A joint survey by Aviva and LCP has found that advisers are increasingly concerned about the lack of advice available to consumers with a Defined Benefit (DB) Pension (Final Salary Lump Sum) scheme. The number of firms providing DB advice has almost halved over the last two years as a result of intervention by the FCA who have put pressure on firms to give up their permissions unless they were providing regular advice and pressure from the insurance market to secure Professional Indemnity Insurance cover to provide DB advice.
Of the 200 advisers surveyed over half said they had given up their DB advice permissions and more were intending to do so. The reasons were the high cost of insurance, but also the attitude of the regulator. Many advisers were unhappy with the regulator’s stance that the majority of advice to transfer a DB pension was probably poor advice. We would be in this camp to. We fail to see how the FCA can come up with such wild statements when they themselves don’t have the staff qualified or experienced enough to review DB advice.
The FCA’s view is quite different. They believe that reducing the number of advisers is a good thing because they believe that consumers can be more confident that the advisers they now use will be more experienced and able to offer “better” advice. The view is that big is best. Despite the fact that the ever-reducing number of specialist DB advice means that consumers are unable to get advice and are therefore being denied access to their pension funds.
The FCA would like more pension scheme trustees to appoint advice firms to provide advice on a subsidised basis. Currently only 4% of advisers are appointed by the scheme. There seem to be obvious issues here as far as we can see, including conflict of interest, restriction of choice and the levels of insurance protection being provided to consumers by these so called “bigger firms”.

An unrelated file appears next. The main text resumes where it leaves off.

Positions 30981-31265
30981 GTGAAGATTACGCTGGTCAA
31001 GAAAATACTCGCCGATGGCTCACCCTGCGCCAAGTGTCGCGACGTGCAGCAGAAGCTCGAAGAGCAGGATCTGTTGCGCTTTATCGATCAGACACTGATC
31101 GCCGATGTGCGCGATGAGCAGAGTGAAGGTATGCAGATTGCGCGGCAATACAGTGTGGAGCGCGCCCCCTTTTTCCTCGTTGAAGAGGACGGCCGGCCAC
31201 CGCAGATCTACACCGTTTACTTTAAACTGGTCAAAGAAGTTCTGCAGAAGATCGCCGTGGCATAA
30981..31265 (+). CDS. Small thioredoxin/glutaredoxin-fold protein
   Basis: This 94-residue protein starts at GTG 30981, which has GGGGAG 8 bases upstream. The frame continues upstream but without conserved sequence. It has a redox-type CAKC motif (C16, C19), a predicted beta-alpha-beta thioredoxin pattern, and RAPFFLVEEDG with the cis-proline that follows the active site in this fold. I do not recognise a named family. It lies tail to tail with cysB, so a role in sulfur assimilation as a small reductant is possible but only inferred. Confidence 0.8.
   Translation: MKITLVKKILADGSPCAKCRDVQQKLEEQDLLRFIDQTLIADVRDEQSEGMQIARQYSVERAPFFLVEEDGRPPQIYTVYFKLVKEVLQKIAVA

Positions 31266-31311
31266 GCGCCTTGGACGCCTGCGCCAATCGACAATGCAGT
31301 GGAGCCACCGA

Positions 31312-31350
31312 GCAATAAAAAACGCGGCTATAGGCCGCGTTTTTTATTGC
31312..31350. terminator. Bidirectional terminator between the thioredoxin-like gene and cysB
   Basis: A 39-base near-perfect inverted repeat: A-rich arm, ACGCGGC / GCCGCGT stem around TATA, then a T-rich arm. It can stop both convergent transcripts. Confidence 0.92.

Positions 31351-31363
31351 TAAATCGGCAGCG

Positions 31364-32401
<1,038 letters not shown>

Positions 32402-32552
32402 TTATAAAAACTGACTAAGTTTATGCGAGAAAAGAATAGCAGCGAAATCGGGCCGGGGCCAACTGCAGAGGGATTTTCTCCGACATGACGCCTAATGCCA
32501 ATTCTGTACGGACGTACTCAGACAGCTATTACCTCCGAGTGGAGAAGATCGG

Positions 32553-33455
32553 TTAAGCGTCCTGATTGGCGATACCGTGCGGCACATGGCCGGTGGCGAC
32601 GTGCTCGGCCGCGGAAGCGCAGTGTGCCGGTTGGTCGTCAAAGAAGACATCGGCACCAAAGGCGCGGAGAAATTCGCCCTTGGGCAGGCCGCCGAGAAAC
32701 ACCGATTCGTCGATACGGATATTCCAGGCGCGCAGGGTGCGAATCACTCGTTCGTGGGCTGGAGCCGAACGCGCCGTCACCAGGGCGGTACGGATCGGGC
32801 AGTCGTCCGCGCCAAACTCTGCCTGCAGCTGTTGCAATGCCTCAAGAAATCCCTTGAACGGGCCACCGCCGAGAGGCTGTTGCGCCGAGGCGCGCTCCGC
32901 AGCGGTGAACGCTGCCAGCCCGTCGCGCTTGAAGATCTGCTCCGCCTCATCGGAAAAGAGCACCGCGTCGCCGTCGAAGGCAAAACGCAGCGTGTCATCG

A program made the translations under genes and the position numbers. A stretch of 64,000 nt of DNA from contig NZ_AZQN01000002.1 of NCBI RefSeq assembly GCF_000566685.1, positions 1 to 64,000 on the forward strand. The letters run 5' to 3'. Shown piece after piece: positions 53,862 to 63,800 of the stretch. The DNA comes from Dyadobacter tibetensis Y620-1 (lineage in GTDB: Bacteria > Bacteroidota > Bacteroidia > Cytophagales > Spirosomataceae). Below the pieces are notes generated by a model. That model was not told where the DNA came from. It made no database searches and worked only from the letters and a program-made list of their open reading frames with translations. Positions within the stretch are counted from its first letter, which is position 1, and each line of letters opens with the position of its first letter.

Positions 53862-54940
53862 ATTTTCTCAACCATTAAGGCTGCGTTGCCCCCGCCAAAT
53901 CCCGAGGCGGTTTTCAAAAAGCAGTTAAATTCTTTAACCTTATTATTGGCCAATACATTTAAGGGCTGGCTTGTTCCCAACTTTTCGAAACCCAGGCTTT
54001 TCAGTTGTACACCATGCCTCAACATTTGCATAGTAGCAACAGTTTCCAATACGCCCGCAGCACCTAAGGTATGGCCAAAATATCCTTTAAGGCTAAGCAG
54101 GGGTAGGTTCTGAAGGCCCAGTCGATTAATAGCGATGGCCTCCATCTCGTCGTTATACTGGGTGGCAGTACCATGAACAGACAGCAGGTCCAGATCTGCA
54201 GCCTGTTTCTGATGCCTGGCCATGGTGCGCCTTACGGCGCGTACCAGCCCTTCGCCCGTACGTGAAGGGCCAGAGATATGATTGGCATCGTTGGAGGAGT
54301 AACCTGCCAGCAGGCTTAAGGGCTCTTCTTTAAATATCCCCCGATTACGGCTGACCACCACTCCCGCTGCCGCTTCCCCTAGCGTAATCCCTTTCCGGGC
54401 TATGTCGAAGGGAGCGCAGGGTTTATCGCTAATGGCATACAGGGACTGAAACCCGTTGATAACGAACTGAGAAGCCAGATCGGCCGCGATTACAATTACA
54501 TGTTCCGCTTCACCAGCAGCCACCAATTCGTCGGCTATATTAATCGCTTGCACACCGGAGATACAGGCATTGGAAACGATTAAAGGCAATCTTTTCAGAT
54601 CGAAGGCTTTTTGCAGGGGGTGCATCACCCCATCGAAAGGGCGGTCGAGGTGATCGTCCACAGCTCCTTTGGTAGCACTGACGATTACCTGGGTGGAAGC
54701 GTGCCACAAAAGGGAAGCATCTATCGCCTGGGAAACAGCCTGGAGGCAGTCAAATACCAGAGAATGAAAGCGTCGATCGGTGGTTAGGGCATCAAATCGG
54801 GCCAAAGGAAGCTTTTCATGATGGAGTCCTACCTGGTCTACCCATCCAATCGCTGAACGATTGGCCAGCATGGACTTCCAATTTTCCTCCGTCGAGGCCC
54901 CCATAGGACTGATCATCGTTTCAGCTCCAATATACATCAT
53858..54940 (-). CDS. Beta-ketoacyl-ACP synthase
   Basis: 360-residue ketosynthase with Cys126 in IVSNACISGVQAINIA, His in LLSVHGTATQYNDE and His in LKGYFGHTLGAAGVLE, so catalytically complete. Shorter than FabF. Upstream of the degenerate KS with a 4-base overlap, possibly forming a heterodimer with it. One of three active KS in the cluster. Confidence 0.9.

This is also an interesting move by the regulator considering the latest report from the Personal Finance Society in combination with NextWealth, which has found that it costs considerably more for customers to deal with the bigger firms.
That doesn’t quite sit with the FCA’s model of protecting consumers and ensuring better outcomes does it?
The report found that the comparable costs of dealing with bigger firms (with assets over £500 million) were up to 1.87% higher than dealing with smaller firms when they looked at the overall costs of advice, fund management and platform charges. On the average investment of £350,000 that represents £6,545 in extra charges just for dealing with a big name!
There is no corresponding analysis showing that fund performance is better with the bigger firms, in fact it could well be the opposite.